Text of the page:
Marketing can be done by Sigrid Nikutta. In her old job, she made the Berlin transport company and subway driving cool. As the new boss of DB Cargo, the freight train division of Deutsche Bahn, she presented the media to the media in the middle of the corona crisis, traveling from Italy to Nuremberg. The pasta supply for the Germans is assured, the message was - despite buying hamsters and trucks queuing at the borders.
Deutsche Bahn as the savior of supermarkets - that was well received in the rail industry. Overall, however, rail freight transport tends to be among the losers in the Corona crisis. Traffic at operators in Europe declined by 20 to 35 percent in March and April, the consulting agency SCI Verkehr has determined. In a forecast, depending on the course of the pandemic, SCI does not anticipate a return to the pre-crisis level before 2023. The industry will not only have to struggle with an economic downturn in the next few years. The low oil price helps them do this. "If road freight traffic suddenly has ten percent lower energy costs, it hits the mark," says Maria Leenen from SCI Verkehr.
So the start of Sigrid Nikutta as DB director for freight traffic is now even more difficult than expected. Rail freight transport has been in crisis for years. Last year the division generated an operating loss of 308 million euros and this year DB was already anticipating a loss of over 350 million euros before Corona. At the same time, DB Cargo has been transporting fewer and fewer goods for years. In 2010, the train still ran 415 million tons of freight over Germany's tracks, compared to just 232 million tons last year.
Ambitious government guidelines
The rail competitors, on the other hand, grew vigorously. They now transport just over half of all goods by rail. But across the street, rail freight traffic could hardly gain in an overall growing market. The share of rail has been fluctuating around 18 percent for years - although for decades every federal government has wanted to shift freight transport for climate protection to rail. The current coalition has set the goal that a quarter of all goods will be transported by rail in ten years.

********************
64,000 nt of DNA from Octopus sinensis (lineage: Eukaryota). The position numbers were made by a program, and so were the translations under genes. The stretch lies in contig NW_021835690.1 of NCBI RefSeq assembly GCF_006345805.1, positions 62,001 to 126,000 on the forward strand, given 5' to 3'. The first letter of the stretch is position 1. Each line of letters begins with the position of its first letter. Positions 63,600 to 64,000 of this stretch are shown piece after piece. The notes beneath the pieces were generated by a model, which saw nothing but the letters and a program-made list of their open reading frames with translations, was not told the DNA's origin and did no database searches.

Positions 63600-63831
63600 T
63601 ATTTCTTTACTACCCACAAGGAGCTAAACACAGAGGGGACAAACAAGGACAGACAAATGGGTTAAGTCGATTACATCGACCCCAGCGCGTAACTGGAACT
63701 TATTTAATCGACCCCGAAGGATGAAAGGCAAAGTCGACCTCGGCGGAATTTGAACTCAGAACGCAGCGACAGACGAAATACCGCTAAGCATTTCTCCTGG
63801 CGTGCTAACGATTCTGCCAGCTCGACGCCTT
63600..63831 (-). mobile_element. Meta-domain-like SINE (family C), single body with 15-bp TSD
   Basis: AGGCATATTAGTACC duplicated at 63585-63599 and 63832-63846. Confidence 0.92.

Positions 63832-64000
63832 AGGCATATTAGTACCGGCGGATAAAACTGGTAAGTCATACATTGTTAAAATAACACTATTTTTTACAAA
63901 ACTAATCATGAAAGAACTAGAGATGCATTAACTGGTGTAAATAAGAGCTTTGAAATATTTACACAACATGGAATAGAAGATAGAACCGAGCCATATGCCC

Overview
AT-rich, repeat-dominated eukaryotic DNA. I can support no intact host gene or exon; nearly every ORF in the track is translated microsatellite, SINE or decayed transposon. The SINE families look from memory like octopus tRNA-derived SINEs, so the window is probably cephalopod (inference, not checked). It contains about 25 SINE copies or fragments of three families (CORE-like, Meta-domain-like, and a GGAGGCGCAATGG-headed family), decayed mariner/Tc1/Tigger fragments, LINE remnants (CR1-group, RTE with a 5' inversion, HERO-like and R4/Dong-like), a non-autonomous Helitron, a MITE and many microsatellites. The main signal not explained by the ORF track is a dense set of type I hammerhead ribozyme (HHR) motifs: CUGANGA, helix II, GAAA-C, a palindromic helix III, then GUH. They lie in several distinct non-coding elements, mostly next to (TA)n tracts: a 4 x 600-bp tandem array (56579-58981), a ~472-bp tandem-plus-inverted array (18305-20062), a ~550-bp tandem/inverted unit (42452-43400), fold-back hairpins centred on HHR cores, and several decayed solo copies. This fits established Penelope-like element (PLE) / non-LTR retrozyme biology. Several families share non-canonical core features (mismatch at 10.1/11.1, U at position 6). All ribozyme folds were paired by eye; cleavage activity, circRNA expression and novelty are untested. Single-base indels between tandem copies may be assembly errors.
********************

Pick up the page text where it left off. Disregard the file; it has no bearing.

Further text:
However, Nikutta seems happy to accept this challenge. After years in which DB Cargo tended to reduce business, they are now fully committed to growth, they announced to get started. She wants to shift 25 million truck journeys by rail by 2030.
The logistics trends run against the web
Compared to the main competitor, the road, rail freight transport is only partially competitive under today's general conditions. "The transportation of bulk goods such as iron ore, coal and steel, where the railways are good, has been declining for years," says rail expert Christian Böttger from the University of Applied Sciences in Berlin. On the other hand, delivering small quantities on time at a very specific point in time, as is required for just-in-time production, is not so important. In view of this, it is actually a major achievement of the players in the industry that the railways held an 18 percent market share.
The reason that at least that was successful: When transporting the containers from the large overseas ports in Rotterdam, Antwerp and Hamburg, the freight railways were doing well, says Böttger. But the booming business is increasingly reaching its limits because the main routes for container transportation are chronically overloaded. "The route to Basel south of Karlsruhe is often dense. Certain trips simply cannot take place as a result," says Peter Westenberger, Managing Director of the Network of European Railways (NEE), which represents DB's competitors. Bottlenecks exist in the German rail network not only in the so-called alpine transit from Rotterdam to Genoa, but also on the route from Dresden to the Czech Republic, at the port of Hamburg and around the major cities.
Above all, many small measures would help freight traffic - such as overtaking tracks and switches, so that passenger and freight trains can get past each other. Electrifying certain routes would also cut costs and create alternative routes. After politics had long focused on expensive, large-scale projects for long-distance passenger transport, the potential of these small measures had been recognized, says Westenberger. He is therefore very satisfied with the federal transport route plan that has been in force since 2015. He sees the problem at Deutsche Bahn, which is responsible for the network. Westberger does not get the money, criticizes Westenberger: "There is a lack of planning capacity." Therefore, hardly any new routes would be inaugurated by 2025.